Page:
Saturday, 21 December 2013

2013 Year in Review

After doing the “Fur and Feathers 500” Canada big year in 2012, birding this year was focused closer to home. In that regard, it was successful as I added six birds to my Alberta list:  Chestnut-backed Chickadee, Arctic Tern, Purple Sandpiper, Piping Plover, Whooping Crane and Parasitic Jaeger.  None of these birds got me closer to my long-term goal of 5000 birds and mammals but, thanks to trips to Argentina and Colombia, I did make some progress.  I started the year with 4058 bird and mammal species and will finish at 4299. 

January – winter birding in Alberta … what could be more fun?  I did a January big day with Phil Cram, birding from Waterton to Calgary recording 44 species. With not many species around, most of which I’ve photographed many times, it is always a challenge to get a decent flight shot of the winter birds.  As you can see from my Gyrfalcon photo, there is lots of room for improvement.

February, March – seven weeks in Argentina with my wife and two other couples.  While not a birding trip, birding opportunities did present themselves along the way.  I’ve already posted pictures of most of the highlight birds so will take this opportunity to share a few others, including some flight shots.
Chimanga Caracara - El Calafate 

Dark-bellied Cinclodes - Ushuaia

Imperial Cormorant - Ushaia

Magellanic Woodpecker (female) - El Chalten

Plush-crested Jay - Iguazu Falls

Swallow-tailed Hummingbird - Iguazu
Spring Alberta – it was still winter when I returned to Canada and I did a fair bit of birding as the birds straggled north.  A visit by Alistair and Sveta Peterson late in April included a delightful trip to Jasper … the scenery is fantastic but we were a bit early to see the bears and any returning migrants.
Ferruginous Hawk

Northern Goshawk (immature)

Pacific Wren - Jasper NP
Common Raven babies - candidates for the ugliest baby?
Early in May, Alberta’s first Purple Sandpiper was found at Inglewood Bird Sanctuary in Calgary.
Purple Sandpiper
June – Ray Woods and I made a one week trip to central Alberta and Saskatchewan, focusing on the Cold Lake region.  This is the place for warblers in Alberta and we recorded 14 species plus a few other good birds.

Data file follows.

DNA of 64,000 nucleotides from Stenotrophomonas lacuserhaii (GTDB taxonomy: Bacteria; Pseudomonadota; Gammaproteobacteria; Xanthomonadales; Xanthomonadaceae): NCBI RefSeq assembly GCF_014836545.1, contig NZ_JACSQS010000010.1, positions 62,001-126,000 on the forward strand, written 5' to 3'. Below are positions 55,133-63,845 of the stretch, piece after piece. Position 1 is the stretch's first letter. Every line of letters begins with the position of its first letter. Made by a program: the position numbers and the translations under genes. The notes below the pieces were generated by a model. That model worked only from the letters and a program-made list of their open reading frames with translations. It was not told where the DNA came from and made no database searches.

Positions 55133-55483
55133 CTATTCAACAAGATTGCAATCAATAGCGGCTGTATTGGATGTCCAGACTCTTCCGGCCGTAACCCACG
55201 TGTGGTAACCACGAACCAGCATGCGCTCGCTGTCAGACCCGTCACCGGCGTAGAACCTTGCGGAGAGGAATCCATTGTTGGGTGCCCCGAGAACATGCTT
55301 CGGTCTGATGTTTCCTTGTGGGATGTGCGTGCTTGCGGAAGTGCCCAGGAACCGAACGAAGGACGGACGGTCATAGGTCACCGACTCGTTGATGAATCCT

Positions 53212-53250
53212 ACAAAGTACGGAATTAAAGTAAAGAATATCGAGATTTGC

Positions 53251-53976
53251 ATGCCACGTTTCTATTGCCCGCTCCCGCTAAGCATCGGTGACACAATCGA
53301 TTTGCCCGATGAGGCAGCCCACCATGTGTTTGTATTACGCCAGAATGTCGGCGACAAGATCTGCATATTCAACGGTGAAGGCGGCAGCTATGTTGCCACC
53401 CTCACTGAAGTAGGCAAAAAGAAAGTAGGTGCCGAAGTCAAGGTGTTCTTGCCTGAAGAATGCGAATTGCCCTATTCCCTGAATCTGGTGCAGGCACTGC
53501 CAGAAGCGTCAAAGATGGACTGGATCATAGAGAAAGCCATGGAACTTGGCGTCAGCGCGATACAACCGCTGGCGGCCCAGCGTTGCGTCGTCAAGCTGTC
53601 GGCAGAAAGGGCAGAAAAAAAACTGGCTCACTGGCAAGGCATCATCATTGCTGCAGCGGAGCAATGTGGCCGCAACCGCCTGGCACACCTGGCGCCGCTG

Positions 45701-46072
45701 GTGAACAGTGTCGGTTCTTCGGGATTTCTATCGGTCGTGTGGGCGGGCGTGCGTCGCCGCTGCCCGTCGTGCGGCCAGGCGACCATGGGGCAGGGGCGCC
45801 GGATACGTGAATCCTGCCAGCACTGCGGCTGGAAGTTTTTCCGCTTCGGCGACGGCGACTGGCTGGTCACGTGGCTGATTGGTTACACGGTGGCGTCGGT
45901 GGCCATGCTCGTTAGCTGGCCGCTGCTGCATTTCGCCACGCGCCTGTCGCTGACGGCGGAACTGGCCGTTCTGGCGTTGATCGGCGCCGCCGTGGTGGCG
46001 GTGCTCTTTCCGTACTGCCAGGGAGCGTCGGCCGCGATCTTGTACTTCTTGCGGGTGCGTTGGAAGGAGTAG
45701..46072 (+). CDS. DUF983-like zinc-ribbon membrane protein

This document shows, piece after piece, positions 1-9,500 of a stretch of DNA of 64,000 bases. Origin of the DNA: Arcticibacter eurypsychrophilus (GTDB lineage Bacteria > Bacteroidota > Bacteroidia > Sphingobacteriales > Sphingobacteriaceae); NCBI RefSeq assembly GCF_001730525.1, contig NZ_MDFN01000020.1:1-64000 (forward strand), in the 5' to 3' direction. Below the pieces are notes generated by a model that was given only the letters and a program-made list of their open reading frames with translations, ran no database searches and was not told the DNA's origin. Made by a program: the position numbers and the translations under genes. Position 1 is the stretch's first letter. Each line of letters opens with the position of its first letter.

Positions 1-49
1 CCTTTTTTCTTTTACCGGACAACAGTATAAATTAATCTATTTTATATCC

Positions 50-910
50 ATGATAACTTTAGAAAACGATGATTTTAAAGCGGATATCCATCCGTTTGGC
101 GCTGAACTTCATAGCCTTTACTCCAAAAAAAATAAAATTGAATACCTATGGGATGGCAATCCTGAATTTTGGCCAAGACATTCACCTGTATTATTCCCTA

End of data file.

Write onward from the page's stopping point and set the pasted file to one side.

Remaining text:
Cape May Warbler

Black-backed Woodpecker - Meadow Lake PP, SK
Mid-month, Isaac Sanchez from Texas came to the province as part of his photographic big year.  I spent a day and a half with him and we found a number of the common species but missed a couple that I thought we would get.
Chestnut-collared Longspur
Summer birding – pretty quiet but I spent some time looking to upgrade my photos for a few species.  I finally got a picture of an American Kestrel that I'm happy with – a common bird that rarely lets me get close enough.
American Kestrel
Fall birding – family events took precedence over birding but I did chase some local rarities such as Ruff, Parasitic Jaeger, Sabine's Gull and Anna's Hummingbird. 
Sabine's Gull (immature) - Glenmore Reservoir, Calgary
Anna's Hummingbird (immature male)
November – Phil Cram and I went to Colombia on a Rockjumper “Colombia Highlights” trip.  The 2 1/2 week trip focused on the three Andean ranges and the two valleys separating them.  In the coming weeks, I will do an in-depth post or two on this trip.  We saw lots of birds though conditions for photography were not great.  Highlights for me were Andean Cock of the Rock and numerous hummingbirds.  Here are a few of the birds we came across.
Andean Cock of the Rock

Bearded Helmetcrest

Blue-headed Parrot

Chestnut-crowned Antpitta

Collared Inca

Moustached Puffbird

White-bellied Woodstar

Yellow-vented Woodpecker
December – winter birding again!  Isaac returned for a second visit, this time chasing a revised goal of 600 species photographed.  It was pretty cold for his visit with temps hitting -38 C one morning.  We persevered and he managed to get 8 of his targets including this Northern Shrike.
Northern Shrike
Of course, shortly after he left, a few more of his other targets appeared in the area including Northern Hawk Owl, Gyrfalcon and Long-eared Owl.
Long-eared Owl
Looking ahead to 2014, I should be doing posts from southern California and Ontario with perhaps one from Texas.  I plan to do one international trip in the fall to somewhere in the southern hemisphere so hopefully will surpass 4500 species and 4000 birds.

Hope you all enjoy the Christmas season and have a very birdy new year!